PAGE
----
RSS (Really Simple Syndication), XML and Atom feeds – known generically as web feeds – are useful for keeping abreast of web sites which update often. When you subscribe to a web feed, you see an abbreviated list of articles, much like a table of contents for a magazine. Web feeds contain a title, a “teaser” showing a little of its content, and a link to view the whole article. This is a convenient and time-saving way of scanning new content on a web site. You can quickly find those pages of interest without wasting time loading the “stinkers.” Here’s a sample feed from our site:
It order to get the most out of a web feed, you’ll want to use a web browser with built-in web feed support. You can also use a stand-alone feed reader, but built-in browser support is more convenient. The Safari browser (pictured above and inset below/right) has the best built-in web feed support of any browser, and is available for both Mac and Windows. It tracks feeds and displays a count of the articles you haven’t read yet. It can also aggregate feeds, meaning that it can merge the contents of multiple feeds, sorted by the criterion you select, and seamlessly display all articles as though it were a single web feed. By adjusting the “Article Length” slider, you control how much (or little) of the teaser you see. A “Search” area is provided to filter articles based on keywords inside the feeds. And feeds may be filtered by their age as well.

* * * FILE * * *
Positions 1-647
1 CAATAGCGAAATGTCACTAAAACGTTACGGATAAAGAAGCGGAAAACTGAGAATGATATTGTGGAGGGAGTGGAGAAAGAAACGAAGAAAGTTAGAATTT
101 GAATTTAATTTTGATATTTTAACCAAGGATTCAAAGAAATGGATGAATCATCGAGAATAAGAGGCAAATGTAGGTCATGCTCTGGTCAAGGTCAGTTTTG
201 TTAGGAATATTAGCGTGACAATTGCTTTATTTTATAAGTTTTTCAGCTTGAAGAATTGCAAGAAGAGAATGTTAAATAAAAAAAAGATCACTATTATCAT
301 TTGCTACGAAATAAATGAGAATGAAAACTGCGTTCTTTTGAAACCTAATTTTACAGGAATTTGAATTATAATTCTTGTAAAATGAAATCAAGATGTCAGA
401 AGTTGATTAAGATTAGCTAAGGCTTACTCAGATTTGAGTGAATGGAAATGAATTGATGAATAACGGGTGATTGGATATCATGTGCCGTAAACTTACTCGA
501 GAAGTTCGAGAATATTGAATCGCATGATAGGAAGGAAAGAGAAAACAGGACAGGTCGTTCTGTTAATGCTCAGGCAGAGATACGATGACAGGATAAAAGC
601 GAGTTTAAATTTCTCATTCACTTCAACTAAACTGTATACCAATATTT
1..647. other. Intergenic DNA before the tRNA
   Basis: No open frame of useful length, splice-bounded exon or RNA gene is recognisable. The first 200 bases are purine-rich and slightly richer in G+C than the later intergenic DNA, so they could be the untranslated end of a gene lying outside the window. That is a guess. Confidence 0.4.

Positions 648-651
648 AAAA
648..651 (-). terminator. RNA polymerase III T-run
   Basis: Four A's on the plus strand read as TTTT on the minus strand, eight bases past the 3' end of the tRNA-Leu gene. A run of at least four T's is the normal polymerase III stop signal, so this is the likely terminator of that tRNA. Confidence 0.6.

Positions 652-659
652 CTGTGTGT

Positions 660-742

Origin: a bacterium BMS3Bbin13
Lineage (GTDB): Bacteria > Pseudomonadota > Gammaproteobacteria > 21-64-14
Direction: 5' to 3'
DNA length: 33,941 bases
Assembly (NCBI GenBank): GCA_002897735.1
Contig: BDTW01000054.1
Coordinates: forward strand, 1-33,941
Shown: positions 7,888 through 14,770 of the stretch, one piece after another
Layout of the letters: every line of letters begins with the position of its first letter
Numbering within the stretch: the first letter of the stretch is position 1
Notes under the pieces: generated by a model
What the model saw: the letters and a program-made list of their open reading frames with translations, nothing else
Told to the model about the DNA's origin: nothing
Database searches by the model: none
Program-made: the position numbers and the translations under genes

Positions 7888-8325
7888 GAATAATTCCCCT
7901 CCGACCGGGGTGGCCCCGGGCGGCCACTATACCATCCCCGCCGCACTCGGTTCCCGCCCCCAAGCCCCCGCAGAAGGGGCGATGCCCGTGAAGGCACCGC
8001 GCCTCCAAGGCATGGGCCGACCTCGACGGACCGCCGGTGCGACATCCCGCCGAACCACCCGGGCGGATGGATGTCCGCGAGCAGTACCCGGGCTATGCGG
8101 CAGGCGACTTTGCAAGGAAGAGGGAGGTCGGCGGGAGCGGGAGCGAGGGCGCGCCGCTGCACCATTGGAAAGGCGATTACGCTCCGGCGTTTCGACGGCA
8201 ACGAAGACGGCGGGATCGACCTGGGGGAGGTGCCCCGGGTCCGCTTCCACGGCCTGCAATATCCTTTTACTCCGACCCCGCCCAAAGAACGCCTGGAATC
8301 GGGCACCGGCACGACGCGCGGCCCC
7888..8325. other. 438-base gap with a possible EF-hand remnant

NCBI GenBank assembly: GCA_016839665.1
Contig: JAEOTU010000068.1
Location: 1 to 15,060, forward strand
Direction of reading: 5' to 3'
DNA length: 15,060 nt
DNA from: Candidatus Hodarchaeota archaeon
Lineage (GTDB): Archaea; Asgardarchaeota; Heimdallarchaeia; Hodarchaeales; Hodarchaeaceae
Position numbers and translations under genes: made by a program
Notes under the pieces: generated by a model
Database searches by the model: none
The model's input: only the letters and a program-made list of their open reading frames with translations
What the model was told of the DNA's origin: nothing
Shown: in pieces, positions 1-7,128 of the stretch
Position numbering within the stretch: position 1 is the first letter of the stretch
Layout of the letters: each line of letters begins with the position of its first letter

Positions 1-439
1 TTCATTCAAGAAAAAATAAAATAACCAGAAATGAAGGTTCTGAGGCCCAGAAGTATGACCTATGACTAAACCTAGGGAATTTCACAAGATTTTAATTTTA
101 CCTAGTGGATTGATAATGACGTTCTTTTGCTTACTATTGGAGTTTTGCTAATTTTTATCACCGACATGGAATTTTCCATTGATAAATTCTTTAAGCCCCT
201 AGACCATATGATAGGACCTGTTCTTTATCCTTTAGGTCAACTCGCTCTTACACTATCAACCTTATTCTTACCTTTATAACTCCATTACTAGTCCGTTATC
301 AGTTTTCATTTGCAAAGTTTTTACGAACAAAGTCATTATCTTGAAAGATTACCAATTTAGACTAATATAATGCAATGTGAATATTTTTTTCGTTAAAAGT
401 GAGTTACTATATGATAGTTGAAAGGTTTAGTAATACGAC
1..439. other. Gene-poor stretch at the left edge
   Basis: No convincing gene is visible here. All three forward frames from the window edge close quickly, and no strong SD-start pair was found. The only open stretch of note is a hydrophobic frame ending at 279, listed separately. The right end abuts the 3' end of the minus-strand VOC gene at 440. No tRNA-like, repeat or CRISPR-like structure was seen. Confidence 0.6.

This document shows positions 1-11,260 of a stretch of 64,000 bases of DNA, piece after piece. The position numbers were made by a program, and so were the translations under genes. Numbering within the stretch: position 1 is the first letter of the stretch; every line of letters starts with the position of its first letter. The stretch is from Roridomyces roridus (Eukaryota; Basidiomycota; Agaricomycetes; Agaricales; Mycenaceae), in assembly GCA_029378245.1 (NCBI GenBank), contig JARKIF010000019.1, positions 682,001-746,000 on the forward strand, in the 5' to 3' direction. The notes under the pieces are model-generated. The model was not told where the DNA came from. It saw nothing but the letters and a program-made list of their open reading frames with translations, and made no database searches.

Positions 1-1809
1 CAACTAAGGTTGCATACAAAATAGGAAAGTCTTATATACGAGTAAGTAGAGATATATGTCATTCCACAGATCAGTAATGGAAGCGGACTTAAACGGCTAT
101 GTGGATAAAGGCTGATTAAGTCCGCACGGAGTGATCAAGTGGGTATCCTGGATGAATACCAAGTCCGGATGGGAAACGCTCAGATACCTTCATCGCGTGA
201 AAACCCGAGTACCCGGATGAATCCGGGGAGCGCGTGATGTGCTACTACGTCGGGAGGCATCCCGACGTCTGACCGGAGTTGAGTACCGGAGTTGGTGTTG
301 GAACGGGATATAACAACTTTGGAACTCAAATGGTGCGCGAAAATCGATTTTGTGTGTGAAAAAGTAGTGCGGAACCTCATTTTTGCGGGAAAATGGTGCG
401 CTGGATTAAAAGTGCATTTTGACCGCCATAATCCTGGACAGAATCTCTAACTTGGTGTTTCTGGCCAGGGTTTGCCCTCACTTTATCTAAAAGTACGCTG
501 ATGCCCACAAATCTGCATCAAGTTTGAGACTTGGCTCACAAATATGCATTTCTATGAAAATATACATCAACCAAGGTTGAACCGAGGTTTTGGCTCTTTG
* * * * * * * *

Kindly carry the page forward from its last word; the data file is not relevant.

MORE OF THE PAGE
When you place web feeds in your toolbar, Safari automatically looks for and displays a count of the new articles available. If you place web feeds inside a toolbar folder, the “new” count is actually an aggregate of all the web feeds inside. You may choose to view an individual web feed, or display them as an aggregated collective (see inset).
Firefox is another browser which supports web feeds (via plug-ins), although not as smoothly and seamlessly as Safari’s interface. Sage is perhaps the best of the Firefox web feed reader plug-ins. However by the time you read this, there may be a new kid on the block. Check out Sage first, then if you feel like experimenting, try out some of the other plug-ins.
Once you start using web feeds, you’ll wonder how you ever got along without them.
The Wikipedia has a detailed write-up about RSS feeds.